Richter’s jumping ability doesn’t help either. His jump is actually well ranged, but if Forward + Jump is pushed with exactly the correct (or incorrect, depending on your perspective) timing, Richter leaps in an immovable arc. This can be extremely frustrating when you’re trying only to jump up one step and end up jumping all the way over the step and into the pit on the other side. The final confrontation with Dracula is particularly frustrating. It’s more or less the same old Dracula we’ve come to know and hate: first human-like form with teleportation and other familiar attacks followed by a monstrous second form.
What makes this one of the hardest final battles of the series that I’ve yet played is the room itself. There’s no floor, just a line of columns of differing heights. Jumping around them while dodging projectiles is extremely dangerous. The best one can hope to do is hide and jump out of the way when Dracula teleports to your spot. Still, you’ll be forced to do some jumping to hit ol’ Drac in the head. With ample patience, his first form can be beaten somewhat easily, but it’s definitely a defensive fight. When his demonic form manifests, all hell breaks loose. Not only does he fly towards you, but also downward, making it very hard to jump to a “safe” column. As usual, I used the Game Genie to get me through, but even infinite energy wasn’t enough to keep me out of the pits. Eventually I had to enter a code that prevented me from losing hearts during an “item crash” and perform these as quickly as possible before he ever got to me.
Essentially linear, Dracula X takes yet another cue from Dracula’s Curse and utilizes divergent paths around the 3rd, 4th, and 5th stages leading to a couple of different bosses. Also hidden in these alternate stages are Richter’s lover, Maria, and another random village girl who are being held prisoner. The game gives absolutely no hint to these ancillary objectives, and during my first playthrough (before reading too much about the game’s specifics), I had no idea that I was supposed to save these chicks, despite stumbling across at least one of the “prime” areas. (The hidden stages are labeled as Stage 4′ and Stage 5′; when saying these out loud, one doesn’t say “I got to 4 apostrophe!” Instead, it’d be “Stage 4 Prime.”) It doesn’t really add anything to the game, and with no clues to encourage the player to explore, and no way to move backwards through the stages, I don’t at all understand their inclusion.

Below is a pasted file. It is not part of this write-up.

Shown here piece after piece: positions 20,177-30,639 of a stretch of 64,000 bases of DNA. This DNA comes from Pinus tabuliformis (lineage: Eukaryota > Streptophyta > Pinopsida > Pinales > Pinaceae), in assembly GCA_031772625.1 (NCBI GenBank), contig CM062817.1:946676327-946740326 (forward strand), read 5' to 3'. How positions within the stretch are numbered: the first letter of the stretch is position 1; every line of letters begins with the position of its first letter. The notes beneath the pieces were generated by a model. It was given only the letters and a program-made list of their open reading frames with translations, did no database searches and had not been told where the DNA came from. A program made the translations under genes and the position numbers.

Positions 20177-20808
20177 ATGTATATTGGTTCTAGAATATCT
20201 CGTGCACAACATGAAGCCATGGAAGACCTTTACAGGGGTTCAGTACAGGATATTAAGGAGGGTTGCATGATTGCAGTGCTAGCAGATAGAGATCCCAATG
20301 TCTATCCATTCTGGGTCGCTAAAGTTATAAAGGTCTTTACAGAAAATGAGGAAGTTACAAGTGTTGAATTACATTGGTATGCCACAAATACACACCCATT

Dracula X is fucking hard, and not even in a satisfying way. It’s more like a “what the hell was Konami thinking” way and it really drags this beautiful game down…a lot. I doubt much of anyone will have any real fun with this release, though if you’re an expert at platformers with lots of combat action then you may want to flex your muscles with Castlevania’s final appearance on the SNES. Using a Game Genie makes the endeavor tolerable, but there’s still a shitload of obstacles requiring impeccable timing, careful observation, and a heap of luck at times.
Doomed from the start? Maybe so. Dracula X had huge shoes to fill as the followup (to North Americans at least) to Super Castlevania IV, and as for the hardcore fans, it could never live up to the CD-based Rondo of Blood. While it ends up quite a few notches below perfect, it does at least deserve to be judged as its own entity. Hard to image why the improved control scheme of IV was left out, but even without it we still have a familiar and recognizable Castlevania experience. A familiar and recognizable and literally unbeatable Castlevania experience.
Reviewed by The Cubist